Would you like to work in a zoo? Meet some of the many people who take care of the 18,000 animals at the National Zoo (Washington, D. C.). These include veterinarians, animal keepers, and nutritionists, whose work includes wellness check-ups, handling emergencies, preparing food, creating “enrichment activities” to keep the animals engaged (like art activities and chew toys) and more. Wonderful, nicely captioned color photographs allow young readers to visualize what they learn in the narrative. More advanced vocabulary is highlighted in yellow and defined in the book’s glossary. Perfect for individual readers as well as for kindergarteners learning about the roles of people in their community.

Oceans Doodle BookOceans Doodle Book
Written by Karen Romano Young
(Smithsonian/Grosset & Dunlap; $12.99, Ages 8-12)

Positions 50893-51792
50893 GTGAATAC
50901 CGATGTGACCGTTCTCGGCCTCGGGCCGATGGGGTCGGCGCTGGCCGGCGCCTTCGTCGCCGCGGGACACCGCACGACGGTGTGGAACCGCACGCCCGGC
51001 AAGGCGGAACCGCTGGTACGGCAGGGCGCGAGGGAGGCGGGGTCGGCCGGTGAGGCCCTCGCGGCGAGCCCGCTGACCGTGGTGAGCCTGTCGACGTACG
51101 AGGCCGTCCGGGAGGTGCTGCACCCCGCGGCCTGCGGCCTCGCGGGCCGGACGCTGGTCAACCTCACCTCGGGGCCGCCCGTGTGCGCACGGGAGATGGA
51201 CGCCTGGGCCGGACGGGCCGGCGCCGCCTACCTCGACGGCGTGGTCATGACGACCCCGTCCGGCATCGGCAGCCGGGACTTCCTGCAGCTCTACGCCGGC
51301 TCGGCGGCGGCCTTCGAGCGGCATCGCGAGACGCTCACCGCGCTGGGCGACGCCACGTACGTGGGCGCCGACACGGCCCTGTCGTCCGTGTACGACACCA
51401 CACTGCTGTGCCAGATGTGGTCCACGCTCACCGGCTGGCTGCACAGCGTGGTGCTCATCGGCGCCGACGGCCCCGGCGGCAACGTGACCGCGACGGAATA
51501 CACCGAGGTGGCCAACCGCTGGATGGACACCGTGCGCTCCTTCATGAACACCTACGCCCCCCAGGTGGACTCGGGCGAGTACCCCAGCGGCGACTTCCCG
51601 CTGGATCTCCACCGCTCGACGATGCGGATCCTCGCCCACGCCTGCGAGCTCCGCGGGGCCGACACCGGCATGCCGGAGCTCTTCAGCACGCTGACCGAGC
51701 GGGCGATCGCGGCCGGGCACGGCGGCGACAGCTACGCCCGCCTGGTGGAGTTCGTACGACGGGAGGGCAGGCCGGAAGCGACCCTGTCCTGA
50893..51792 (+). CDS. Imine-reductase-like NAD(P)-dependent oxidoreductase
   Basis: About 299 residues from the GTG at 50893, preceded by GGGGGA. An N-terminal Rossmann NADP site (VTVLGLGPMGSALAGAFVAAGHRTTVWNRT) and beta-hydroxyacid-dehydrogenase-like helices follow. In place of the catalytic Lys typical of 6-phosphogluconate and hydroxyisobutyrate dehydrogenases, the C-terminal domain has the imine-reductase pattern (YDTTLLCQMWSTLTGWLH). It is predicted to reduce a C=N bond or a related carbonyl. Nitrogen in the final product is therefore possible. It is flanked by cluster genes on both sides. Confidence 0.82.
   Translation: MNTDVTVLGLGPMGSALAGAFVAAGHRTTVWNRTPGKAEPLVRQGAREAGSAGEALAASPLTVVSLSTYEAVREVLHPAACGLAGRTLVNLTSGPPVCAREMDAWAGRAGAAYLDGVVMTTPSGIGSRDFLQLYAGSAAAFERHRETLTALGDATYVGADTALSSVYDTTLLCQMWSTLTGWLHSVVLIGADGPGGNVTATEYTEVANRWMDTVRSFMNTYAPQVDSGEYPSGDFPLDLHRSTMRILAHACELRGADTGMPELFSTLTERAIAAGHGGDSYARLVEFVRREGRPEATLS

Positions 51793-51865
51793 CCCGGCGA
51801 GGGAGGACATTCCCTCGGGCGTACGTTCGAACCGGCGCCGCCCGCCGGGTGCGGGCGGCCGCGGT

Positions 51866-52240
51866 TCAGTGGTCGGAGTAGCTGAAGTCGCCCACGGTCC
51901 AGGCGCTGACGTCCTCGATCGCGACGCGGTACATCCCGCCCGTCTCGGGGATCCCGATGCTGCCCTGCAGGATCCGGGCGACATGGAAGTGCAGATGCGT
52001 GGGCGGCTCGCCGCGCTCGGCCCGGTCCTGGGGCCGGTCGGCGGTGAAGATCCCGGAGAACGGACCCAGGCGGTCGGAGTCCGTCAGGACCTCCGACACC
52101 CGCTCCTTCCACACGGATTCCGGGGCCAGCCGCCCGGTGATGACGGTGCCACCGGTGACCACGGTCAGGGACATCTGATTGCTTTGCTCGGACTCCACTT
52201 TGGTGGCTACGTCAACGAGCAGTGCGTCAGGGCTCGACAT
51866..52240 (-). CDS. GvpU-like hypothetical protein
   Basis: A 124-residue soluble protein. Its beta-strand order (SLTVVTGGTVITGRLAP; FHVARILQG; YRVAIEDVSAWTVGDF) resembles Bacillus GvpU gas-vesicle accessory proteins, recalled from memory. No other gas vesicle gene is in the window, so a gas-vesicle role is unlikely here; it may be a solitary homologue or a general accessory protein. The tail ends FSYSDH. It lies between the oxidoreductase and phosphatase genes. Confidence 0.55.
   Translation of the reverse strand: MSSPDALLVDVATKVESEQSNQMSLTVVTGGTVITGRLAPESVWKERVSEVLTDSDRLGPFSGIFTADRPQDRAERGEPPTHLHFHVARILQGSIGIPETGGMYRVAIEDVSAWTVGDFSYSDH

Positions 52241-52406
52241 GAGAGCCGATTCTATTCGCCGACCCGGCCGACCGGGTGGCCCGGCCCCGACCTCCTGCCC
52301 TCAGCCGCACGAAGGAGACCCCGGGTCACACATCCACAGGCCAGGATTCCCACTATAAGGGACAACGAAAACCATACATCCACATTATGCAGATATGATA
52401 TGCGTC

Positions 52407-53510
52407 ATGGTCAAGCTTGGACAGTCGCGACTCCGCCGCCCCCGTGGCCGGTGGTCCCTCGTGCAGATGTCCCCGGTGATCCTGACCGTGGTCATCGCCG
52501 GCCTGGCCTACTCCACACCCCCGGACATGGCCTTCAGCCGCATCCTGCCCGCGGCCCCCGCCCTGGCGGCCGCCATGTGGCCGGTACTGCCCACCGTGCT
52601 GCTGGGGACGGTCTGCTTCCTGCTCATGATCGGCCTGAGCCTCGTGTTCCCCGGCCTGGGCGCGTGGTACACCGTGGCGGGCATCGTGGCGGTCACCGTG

The Smithsonian’s marine experts have come up with a collection of fun and creative activities to help educate children about the ocean environment. Youngsters are challenged to use a variety of skills with the many activities available in the book. Creativity and imagination are needed for some activities such as designing and drawing a sea monster (“Sea Monsters, Ahoy!” pp. 24-25). Teachers and parents will appreciate the many activities that require various critical thinking skills. Looking at photographs of the skeletal remains of extinct whales, children determine what they may have looked like when alive (“Extinct Whale,” pp. 82-83). Another great one is determining where a floating object might land from a map of ocean currents (“Where Will it Float?” pp.16-17).